The second factor that would prevent NASCAR from putting the fix in is the incredible hit their credibility would take if the ruse was discovered. The sanctioning body has been fighting a perception for years that they don’t always enforce the rules equally across the board, and fans always voice the opinion that some of the teams are punished less harshly than others when violations occur. The officials presiding over the sport cannot afford the black eye they would receive if they deliberately bent the rules to give a single car an advantage over the rest of the field on a race weekend, especially during the biggest race of the season.

The third and possibly biggest reason they would not set up a race for one driver to win is the loyalty of the fan base. It is no secret that the NASCAR fan base has been shrinking over the last few years. While the bosses in Daytona made a concerted effort to court the casual fans, feeling it would greatly increase the total fan base, they alienated many of the hard core fans who have stopped following the sport. The casual fans stuck around for a while but have since begun moving on to other pursuits and the hard core fans have not returned. If the big wigs tried to put the fix in and it was found out, they’d lose what is left of their hard core fan base and probably drive away many of the casual fans who are still sticking around. Too many fans grumble that the racing has already become an event rather than a sport and feel that it more greatly resembles the WWE than a legitimate sport. If the car of the winning driver in the Daytona 500 was found to be intentionally allowed to compete when it was not legal it would destroy any of the loyalty that is left among the fan base.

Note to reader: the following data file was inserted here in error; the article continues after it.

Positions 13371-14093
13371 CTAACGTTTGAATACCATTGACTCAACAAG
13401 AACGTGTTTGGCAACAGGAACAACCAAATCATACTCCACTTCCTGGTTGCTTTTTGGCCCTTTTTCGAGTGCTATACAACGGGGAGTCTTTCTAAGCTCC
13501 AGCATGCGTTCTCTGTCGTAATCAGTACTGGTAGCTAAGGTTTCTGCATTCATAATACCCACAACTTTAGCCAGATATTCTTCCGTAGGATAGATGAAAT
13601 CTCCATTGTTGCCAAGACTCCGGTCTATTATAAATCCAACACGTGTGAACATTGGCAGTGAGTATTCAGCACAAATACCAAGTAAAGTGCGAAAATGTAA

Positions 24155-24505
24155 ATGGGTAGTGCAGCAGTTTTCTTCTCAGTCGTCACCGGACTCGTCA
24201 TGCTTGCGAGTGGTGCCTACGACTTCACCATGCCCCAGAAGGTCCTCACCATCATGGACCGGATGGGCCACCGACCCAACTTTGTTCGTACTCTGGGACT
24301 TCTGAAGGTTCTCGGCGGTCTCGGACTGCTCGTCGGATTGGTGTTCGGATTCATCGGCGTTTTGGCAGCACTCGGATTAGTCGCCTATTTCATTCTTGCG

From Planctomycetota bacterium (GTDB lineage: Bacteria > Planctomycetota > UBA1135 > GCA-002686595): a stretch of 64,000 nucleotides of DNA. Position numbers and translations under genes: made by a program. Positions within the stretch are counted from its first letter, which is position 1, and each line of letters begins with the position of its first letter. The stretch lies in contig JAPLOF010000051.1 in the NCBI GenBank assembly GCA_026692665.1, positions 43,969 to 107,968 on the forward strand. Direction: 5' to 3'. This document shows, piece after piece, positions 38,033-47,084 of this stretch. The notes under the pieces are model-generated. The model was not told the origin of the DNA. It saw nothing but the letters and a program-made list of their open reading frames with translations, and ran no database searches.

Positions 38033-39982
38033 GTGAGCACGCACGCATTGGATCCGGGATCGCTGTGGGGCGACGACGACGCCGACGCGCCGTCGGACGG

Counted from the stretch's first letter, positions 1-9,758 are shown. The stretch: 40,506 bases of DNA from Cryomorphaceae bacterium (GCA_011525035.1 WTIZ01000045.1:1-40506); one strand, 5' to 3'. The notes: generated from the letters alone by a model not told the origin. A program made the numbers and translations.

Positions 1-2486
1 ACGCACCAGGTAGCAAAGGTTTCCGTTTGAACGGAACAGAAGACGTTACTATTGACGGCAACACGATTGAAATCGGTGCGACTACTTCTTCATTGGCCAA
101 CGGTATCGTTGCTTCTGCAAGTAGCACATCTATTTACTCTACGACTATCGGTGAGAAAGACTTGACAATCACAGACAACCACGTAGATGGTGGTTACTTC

The most disturbing thing about the Around the Horn broadcast on Tuesday was the insinuation by the mainstream media types who were babbling on the show that they had spoken to longtime NASCAR media members who felt that Earnhardt, Jr. was allowed to qualify with an illegal car. The thought was that there were no points involved and the story would be a feel good for everyone involved. NASCAR has been hammering the media about being negative in their coverage of the sport. This has to be one of the most negative things that could possibly be reported by anyone who is tasked with disseminating information to the race fans and, unless someone had concrete evidence that it really was the case, they should stay mum about their thoughts.

Racing is a great sport and Cup racing is one of the best forms of racing there is. The events that have been put on by NASCAR over the last few years have been some of the most competitive events put on anywhere involving motor vehicles. Hopefully the sanctioning body will realize that the fans of the sport want to see a legitimate contest on a level playing field rather than a feel good story. Let’s also hope that, should Dale Earnhardt, Jr. actually win the Daytona 500, he is afforded the respect a champion deserves and not the scrutiny of a doubting media who would seriously think that the sanctioning body would stoop so low as to fix the biggest race of the year.